This paper investigates experimentally proppant flow and transport through intersected slots at angles representing interaction between pre-existing and new fractures. Proppant is small granular material, placed in hydraulic fractures during geothermal and hydrocarbon reservoir stimulations for permeability increase. This study investigates proppant flow and transport through plexiglas slots enhanced with image analysis for tracking particle motions and quantifying slurry velocity field. Coupled effects of fracture intersection angle and fluid viscosity have not yet been fully understood. This paper focuses on intermediate fracture angles, which have been identified from studies where hydraulic and pre-existing fractures intersect. Although higher fluid viscosity dominantly enhances proppant flow and transport efficiency through the intersection, sharper fracture intersection angles decrease proppant flow and transport and increase the dune angle. Higher fluid dynamic viscosity increases the quantity and size of proppant clusters. Lower fracture intersection angle causes particle clusters more inclined to the right. For both fractures, the shapes are rounded and elongated and the distances of particle clusters are moderately separated.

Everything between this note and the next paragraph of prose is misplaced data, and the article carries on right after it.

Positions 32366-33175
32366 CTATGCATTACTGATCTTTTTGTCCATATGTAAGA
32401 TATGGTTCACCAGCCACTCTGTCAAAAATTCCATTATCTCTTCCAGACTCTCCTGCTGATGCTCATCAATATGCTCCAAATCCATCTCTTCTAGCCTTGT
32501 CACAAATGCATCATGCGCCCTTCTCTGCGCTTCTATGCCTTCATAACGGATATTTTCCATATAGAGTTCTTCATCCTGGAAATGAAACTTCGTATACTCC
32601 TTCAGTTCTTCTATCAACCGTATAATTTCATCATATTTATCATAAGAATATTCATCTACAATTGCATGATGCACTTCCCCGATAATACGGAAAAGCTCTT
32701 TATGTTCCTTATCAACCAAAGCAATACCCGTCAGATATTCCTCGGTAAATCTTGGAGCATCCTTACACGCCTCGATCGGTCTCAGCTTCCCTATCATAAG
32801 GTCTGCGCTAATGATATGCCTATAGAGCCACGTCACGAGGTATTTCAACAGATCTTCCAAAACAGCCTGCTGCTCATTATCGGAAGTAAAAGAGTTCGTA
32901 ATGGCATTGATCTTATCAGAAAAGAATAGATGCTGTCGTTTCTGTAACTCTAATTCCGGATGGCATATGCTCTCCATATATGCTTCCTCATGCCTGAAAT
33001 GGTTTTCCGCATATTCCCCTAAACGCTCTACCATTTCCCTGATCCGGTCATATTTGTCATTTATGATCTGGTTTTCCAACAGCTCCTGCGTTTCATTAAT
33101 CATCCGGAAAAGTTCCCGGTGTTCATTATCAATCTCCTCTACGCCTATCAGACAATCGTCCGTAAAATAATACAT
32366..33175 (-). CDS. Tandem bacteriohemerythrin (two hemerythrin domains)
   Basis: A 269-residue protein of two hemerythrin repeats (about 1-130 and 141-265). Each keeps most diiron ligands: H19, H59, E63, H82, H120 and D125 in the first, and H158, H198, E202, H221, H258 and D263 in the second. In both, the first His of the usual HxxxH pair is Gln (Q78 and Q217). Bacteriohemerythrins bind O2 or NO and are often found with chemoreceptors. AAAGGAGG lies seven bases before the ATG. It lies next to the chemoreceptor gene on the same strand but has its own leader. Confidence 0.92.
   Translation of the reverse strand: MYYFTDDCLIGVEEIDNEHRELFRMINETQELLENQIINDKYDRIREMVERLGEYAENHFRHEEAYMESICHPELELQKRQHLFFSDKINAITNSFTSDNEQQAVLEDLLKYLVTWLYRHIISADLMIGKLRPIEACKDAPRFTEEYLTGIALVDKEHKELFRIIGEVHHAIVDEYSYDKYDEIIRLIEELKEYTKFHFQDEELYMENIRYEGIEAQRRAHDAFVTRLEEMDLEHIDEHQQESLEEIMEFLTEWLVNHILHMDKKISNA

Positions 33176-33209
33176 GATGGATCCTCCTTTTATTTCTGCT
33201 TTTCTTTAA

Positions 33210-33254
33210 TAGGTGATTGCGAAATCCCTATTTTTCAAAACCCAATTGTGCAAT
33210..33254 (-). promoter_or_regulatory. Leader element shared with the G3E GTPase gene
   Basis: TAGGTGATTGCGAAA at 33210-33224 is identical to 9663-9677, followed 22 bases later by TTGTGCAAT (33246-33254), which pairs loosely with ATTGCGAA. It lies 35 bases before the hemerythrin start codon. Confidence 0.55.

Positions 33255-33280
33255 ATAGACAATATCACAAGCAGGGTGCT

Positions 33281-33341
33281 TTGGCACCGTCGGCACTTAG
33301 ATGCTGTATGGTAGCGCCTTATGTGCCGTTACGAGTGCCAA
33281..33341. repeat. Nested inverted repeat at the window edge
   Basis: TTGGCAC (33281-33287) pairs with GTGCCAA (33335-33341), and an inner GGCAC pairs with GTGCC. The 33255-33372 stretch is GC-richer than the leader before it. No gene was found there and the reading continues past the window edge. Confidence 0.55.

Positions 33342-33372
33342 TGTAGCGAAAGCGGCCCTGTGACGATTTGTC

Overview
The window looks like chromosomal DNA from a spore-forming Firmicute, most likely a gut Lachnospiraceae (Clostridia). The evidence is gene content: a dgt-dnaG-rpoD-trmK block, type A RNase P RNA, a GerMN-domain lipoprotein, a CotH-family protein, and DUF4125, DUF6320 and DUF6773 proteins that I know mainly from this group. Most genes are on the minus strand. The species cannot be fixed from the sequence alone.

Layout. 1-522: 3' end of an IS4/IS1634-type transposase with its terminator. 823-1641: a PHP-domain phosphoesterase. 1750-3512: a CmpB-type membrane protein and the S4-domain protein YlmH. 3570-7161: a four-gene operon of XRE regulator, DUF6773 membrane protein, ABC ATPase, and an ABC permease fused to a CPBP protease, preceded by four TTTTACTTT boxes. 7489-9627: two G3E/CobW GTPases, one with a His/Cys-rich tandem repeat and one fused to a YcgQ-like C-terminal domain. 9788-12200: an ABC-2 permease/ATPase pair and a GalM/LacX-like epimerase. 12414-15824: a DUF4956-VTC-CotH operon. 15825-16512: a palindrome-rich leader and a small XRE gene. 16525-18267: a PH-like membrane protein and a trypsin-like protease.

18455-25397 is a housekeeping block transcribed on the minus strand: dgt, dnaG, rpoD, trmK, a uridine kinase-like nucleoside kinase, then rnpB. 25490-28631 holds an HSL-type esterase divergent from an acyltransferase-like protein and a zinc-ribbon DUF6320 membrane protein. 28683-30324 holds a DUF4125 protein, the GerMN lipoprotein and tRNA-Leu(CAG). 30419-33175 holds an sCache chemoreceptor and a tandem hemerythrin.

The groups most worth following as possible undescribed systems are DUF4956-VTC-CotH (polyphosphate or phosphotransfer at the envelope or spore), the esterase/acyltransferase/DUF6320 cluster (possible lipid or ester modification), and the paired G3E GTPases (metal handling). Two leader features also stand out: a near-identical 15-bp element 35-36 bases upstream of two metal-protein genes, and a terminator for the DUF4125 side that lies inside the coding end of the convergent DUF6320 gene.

This paper investigates the proppant flow and transport efficiency through an intersection of pre-existing and hydraulic fractures. Proppant is widely used in oil, gas and geothermal industry for increasing the reservoir permeability and improving production. Laboratory investigations of proppant flow and transport have been conducted over past decades. Majority of studies relied on simple planar fractures, thus experiments of complex fractures are relatively rare. Dayan et al. (2009) did the first experiment in complex fractures and found that proppant will not flow into secondary fractures if the flow rate and the particle bed in primary fracture are too low. Sahai (2012) observed that gravity plays an important role in proppant falling into the secondary fracture. Furthermore, the proppant volumetric concentration plays smaller role in proppant flow and transport than the fluid flow rate. Sahai et al. (2014) additionally found that the proppant size affects the proppant travel efficiency. Li et al. (2016) studied the effect of angles in Y-shaped intersection, where two of the fractures in the same plane are called primary fractures. The dune height in secondary fracture decreases as the intersection angle between primary and secondary fractures increases from 30° to 90°. Tong and Mohanty (2016) confirmed Li et al. (2016) results for the intersection angles beyond 90°. Viscosity plays a dominant role in proppant transport at secondary fractures closer to the injection point, while gravity plays an important role in proppant transport at secondary fractures further away (Wen et al., 2016). Alotaibi and Miskimins (2015) studied the effect of particle surface roughness and found that angular sands transport better than rounded sands. Kesireddy (2017) confirmed that the fluid flow rate controls transport behavior in secondary fractures and found that the proppant dune height in secondary fracture increases dramatically as fracture width in primary fracture increases. Pan et al. (2018) observed that the fluid flow rate decides proppant transport behavior in secondary fractures and that the dune length in secondary fracture is inversely proportional to the intersection angle.